If you understand all these things, then you understand why the next time I woke–this time to the sound of a soft rapping sound at the door–when I opened it to find not Ziggy returned from the market without his keys or some neighbor needing to borrow a cup of sugar but a very casually dressed Barrett Thomas, Barrett looking slightly sheepish or at least cautious but then happy to see me (or at least looking relieved that I’d snagged the stray towel from the end of the bed and wrapped it around myself)–the first words out of my mouth were these:

“I’m taking the gig.”

“Yes!” Barrett punched the air.

“On one condition.”

“Name it.”

“Don’t tell Ziggy that I am. I’ll tell him myself. But I need a…a week,” I blurted out what seemed like a reasonable amount of time to stall. “To just…figure some stuff out. All right?”

“All right.” He didn’t demand any details or explanation, merely gave me a little salute and turned on his heel and left. Huh. Maybe Barrett understood what I needed better than I did.

(P.S. Bart won the poll. -ctan)


  • chris says:

    One of the best chapters EVER! The anticipation after Daron’s nerves (Facebook post) and CTan’s struggle to find the right song, I was kinda dreading it. Barrett and I air punched at the same time!

  • s says:

    YES!!! I understand your nerves here. I’d like to say it’ll all be okay, but it’s you and Ziggy, so who the fuck knows? But if you want a chance at something great, you gotta take the chance, right?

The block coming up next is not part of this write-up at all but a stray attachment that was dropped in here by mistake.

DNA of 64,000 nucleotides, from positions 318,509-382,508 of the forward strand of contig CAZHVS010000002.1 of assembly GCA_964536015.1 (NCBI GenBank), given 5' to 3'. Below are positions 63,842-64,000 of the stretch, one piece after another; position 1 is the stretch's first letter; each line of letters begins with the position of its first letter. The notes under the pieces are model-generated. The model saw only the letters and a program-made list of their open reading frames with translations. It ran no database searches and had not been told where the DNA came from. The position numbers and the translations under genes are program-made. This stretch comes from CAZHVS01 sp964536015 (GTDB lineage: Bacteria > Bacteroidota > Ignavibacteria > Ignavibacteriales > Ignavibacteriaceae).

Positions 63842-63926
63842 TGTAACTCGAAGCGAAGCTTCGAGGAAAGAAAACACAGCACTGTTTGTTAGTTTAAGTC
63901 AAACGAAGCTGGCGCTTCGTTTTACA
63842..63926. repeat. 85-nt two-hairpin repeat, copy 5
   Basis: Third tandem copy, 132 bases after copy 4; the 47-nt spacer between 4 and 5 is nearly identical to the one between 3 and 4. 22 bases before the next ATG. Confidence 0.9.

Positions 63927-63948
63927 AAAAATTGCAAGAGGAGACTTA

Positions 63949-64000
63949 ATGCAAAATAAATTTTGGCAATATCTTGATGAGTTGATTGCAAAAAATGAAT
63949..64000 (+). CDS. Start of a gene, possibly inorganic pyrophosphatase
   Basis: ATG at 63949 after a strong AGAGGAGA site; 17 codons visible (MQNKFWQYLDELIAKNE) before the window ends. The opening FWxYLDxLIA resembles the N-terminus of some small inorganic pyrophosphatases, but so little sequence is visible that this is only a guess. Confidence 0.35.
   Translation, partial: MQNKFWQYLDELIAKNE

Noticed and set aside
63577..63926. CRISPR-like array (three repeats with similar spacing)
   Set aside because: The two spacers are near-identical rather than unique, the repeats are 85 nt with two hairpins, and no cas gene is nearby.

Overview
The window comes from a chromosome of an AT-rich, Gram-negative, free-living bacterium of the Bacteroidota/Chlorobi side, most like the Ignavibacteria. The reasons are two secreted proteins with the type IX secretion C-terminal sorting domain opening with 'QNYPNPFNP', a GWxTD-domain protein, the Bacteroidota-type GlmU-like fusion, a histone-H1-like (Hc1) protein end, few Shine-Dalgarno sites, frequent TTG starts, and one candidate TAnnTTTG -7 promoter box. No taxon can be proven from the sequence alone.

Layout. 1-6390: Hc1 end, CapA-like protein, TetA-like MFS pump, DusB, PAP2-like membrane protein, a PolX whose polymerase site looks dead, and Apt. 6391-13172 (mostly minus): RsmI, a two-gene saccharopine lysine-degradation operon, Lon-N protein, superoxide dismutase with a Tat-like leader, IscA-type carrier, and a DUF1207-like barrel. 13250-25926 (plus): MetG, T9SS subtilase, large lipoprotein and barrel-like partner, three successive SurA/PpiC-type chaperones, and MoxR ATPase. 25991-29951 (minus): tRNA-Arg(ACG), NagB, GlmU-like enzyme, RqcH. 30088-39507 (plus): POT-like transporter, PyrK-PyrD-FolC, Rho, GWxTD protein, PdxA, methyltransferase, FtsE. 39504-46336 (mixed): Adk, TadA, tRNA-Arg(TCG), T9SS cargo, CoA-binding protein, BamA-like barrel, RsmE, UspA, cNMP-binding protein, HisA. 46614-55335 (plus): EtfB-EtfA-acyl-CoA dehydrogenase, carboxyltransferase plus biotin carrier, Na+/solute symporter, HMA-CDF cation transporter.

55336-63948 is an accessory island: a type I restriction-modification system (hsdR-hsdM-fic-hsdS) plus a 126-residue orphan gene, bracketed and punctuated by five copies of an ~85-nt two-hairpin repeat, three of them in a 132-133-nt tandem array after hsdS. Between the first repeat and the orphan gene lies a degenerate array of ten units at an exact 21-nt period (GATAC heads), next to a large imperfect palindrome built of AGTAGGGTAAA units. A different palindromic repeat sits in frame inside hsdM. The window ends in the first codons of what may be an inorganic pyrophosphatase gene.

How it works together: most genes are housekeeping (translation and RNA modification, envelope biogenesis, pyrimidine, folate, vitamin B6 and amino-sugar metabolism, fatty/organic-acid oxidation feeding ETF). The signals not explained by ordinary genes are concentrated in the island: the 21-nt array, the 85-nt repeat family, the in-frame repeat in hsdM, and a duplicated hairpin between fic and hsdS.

Yay, Bart! I’m glad someone was able to decide between Bart and Colin, since I wasn’t.

  • Bill Heath says:

    “Don’t tell Ziggy that I am. I’ll tell him myself. But I need a…a week,”

    Daron, will you never stop setting yourself up for failure? Is there no possibility that Ziggy won’t interpet this as uncertainty on your part (about the gig/Ziggy/the relationship)? Can Ziggy possibly go inside his head, let the whirlpool suck in too much, and conclude that you’re stalling because you aren’t going to go? When he starts down that vortex nothing good can come out the other side.

    I wonder what else could possibly go wrong in a week

    • daron says:

      I don’t know, man. My instincts are telling me to wait. I’ve been wrong before, sure, but wrecking myself along the way doesn’t help either. If this is going to work, I need the time.

      • Bill Heath says:

        Trust your instincts of course. And remember that if you had not waited, but gone to the Betty Ford Clinic while Ziggy was still a client, the crap that came out of the vortex might have been avoided. Of course, that crap is part of what led you to the good place where you are today. Who knows?

  • Bill Heath says:

    Gotta post it here because I can’t find Daron’s reference to starting a band called “Circle of Fifths.”

    Just flashed back almost fifty years to college days. A group of us vocal music majors put together a band. It was good, it was fun, it was unsuccessful.

    We called it “Did you ever see Allegro?”

  • Amber says:

    I’m so happy you took the gig but this waiting a week thing makes me nervous.